MAPFRE Economics reduces its global growth forecast from 2.7% to 2% for 2023
Weakening economic activity confirms onset of period of global stagflation. Eurozone will face severe contraction in the first quarter of 2023, with a sharp drop in industry. MAPFRE Economic Research estimates that 2023 may bring new opportunities for the insurance sector.
MAPFRE Economics, MAPFRE’s research arm, expects global growth to slow in 2023, to 2%, seven tenths of a percentage point lower than the forecast in October of last year. The slowdown confirms, according to experts, the onset of a period of global stagflation characterized by weak economic growth and inflationary pressures that remain high, which will last at least until 2024, when GDP growth will rise to 2.7%. A reconfiguration of risk factors is expected, in which the lack of supply due to disruptions in supply chains will be replaced by a less dynamic labor market and a contraction in demand as a consequence of rising interest rates.
The 2023 Economic and Industry Outlook predicts that the eurozone will suffer an economic contraction in 2023, starting from the first quarter. It is feared that European industry will fall into decline if the energy crisis cannot be resolved, as investors may turn to countries with cheaper energy. In addition, there is a risk that the economic contraction will be exacerbated by the monetary stance of the European Central Bank (ECB). These problems mean that, on an annual basis for 2023, the growth forecast for the region is -0.1%, down from 0.0% in the previous report. The hardest hit country in the region will be Germany, with a year-on-year contraction of -0.9% due to a slowdown in consumption, lower industrial production, and a slump in exports.
Spain will be one of the few European economies to be spared the recession despite a small contraction in the early months of the year. Experts believe that GDP will come to 1.0% in 2023, four tenths of a percentage point higher than the forecast in October 2022. According to Gonzalo de Cadenas-Santiago, Director of Macroeconomics and Financial Analysis at MAPFRE Economics, the improvement is due to the tax incentives that have been provided and the still acceptable financial costs. Also, an upturn of 2.1% is expected for 2024. Despite these projections, the outlook is for the ECB to continue tightening monetary policy, which could lead to a downturn in consumption due to a loss of purchasing power and a contraction in credit.
While Europe faces bleak prospects, Asia looks set to contribute to global growth. China is expected to return to a somewhat higher growth rate in 2023 (4.8%) now that the zero-Covid policy has ended. Indonesia and Japan will also grow this year by 4.5% and 1.1%, respectively. Beyond this region, the United States will also avoid a contraction of its economy, with its GDP rebounding by 0.1%. However, this will depend on how investment, the real estate market, and the labor market react to more expensive financial conditions. De Cadenas-Santiago believes that the US economy faces two latent risks: a recession triggered by tightening financial conditions and a liquidity crisis in the markets similar to the “repo” crisis of 2019, when the Federal Reserve was forced to act.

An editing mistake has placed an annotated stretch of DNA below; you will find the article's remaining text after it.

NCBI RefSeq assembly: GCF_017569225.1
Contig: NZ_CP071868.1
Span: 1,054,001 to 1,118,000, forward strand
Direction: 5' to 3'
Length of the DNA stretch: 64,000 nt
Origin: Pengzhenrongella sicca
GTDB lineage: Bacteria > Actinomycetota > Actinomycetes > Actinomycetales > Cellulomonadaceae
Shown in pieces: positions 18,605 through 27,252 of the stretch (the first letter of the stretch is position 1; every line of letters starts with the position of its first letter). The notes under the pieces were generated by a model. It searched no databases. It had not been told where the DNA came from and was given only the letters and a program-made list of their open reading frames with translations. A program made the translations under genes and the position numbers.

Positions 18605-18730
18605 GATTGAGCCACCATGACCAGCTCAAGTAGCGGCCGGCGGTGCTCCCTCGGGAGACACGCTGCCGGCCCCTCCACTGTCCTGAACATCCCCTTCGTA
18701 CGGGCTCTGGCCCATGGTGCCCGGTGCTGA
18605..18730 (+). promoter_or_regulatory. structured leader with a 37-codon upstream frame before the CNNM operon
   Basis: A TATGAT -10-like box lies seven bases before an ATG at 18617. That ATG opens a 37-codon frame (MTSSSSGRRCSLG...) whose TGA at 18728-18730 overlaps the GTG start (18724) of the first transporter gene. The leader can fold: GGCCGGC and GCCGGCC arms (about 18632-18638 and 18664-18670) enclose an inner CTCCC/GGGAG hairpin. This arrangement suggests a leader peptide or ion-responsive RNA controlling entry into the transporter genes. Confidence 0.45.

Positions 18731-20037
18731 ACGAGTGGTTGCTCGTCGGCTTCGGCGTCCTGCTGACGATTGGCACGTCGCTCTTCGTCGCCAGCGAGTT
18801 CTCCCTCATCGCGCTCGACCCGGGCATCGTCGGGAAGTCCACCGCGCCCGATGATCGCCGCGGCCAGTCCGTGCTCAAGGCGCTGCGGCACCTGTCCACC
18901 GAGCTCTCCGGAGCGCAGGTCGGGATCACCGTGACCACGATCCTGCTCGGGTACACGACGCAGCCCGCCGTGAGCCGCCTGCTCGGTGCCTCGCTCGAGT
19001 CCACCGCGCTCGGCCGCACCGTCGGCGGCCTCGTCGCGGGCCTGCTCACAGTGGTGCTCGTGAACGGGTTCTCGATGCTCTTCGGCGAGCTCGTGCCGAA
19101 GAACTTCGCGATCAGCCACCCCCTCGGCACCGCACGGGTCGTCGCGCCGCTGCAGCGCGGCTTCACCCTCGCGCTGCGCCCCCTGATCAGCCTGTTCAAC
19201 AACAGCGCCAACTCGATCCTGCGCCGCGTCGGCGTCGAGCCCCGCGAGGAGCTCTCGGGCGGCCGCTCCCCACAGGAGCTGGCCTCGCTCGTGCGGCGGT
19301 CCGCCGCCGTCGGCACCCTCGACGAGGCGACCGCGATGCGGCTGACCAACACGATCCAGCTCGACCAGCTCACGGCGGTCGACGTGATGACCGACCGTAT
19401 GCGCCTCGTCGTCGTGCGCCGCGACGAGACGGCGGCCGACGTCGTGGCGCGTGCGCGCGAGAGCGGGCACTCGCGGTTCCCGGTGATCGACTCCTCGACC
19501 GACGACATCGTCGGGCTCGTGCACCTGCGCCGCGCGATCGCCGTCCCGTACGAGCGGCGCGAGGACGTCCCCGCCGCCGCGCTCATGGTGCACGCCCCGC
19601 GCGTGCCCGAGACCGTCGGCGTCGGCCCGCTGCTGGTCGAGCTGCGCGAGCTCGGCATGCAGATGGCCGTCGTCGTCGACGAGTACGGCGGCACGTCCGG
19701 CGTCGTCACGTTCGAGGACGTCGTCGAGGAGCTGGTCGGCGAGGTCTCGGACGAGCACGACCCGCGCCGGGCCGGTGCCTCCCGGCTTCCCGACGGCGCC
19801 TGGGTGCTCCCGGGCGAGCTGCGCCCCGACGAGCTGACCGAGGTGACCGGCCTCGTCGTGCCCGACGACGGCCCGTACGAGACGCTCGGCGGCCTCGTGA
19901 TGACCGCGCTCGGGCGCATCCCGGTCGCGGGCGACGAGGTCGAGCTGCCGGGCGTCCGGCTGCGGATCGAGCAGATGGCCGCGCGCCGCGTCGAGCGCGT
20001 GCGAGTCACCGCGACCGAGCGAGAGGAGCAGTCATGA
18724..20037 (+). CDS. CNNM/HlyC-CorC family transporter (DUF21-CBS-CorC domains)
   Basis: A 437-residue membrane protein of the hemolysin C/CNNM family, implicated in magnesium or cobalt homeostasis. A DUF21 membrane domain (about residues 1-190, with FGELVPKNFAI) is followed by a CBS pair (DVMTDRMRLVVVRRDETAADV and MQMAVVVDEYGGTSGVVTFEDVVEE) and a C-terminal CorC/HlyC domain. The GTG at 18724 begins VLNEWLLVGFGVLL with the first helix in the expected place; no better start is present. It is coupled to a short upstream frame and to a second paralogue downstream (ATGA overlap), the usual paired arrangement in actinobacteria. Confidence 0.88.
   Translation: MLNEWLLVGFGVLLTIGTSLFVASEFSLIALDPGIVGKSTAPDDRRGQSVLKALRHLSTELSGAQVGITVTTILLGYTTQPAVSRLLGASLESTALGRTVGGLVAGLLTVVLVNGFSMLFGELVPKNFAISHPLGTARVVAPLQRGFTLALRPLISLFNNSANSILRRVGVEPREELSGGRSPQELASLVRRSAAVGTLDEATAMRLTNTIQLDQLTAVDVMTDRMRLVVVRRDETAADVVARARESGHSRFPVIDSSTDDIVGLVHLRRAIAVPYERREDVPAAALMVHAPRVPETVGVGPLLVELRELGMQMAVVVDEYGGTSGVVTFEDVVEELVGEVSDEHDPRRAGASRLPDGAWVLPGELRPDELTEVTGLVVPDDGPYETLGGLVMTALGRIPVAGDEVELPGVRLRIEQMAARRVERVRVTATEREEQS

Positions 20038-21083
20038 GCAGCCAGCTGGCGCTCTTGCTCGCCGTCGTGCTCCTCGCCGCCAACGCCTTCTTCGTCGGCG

Impact on the insurance industry
As usual, the report includes an analysis of how the economic environment will affect the performance of the insurance industry. MAPFRE experts believe that the market will face greater difficulties in 2023 for business development, particularly in emerging countries, after a year in which the Non-Life sector saw significant growth. The tightening of monetary policy with higher interest rates will continue to boost the savings-linked life insurance business, at least partially offsetting the negative effect of the economic downturn on the insurance business.
In particular, it is estimated that 2023 may bring new opportunities in financial investments in the sector as the year progresses. According to Ricardo González, Director of Analysis, Sectorial Research, and Regulation at MAPFRE Economics, the negative effect on the balance sheets of insurance companies due to the rise in bond rates and the performance of equities has been absorbed by the high solvency levels of the insurance industry, and the environment for life insurance savings business and traditional annuities with interest rate guarantees continues to improve. Also improving is the outlook for the future profitability of investment portfolios, which is used by the insurance industry to supplement its technical profitability, bearing in mind insurance companies’ advantageous position in terms of high liquidity and low leverage owing to the characteristics of their business model.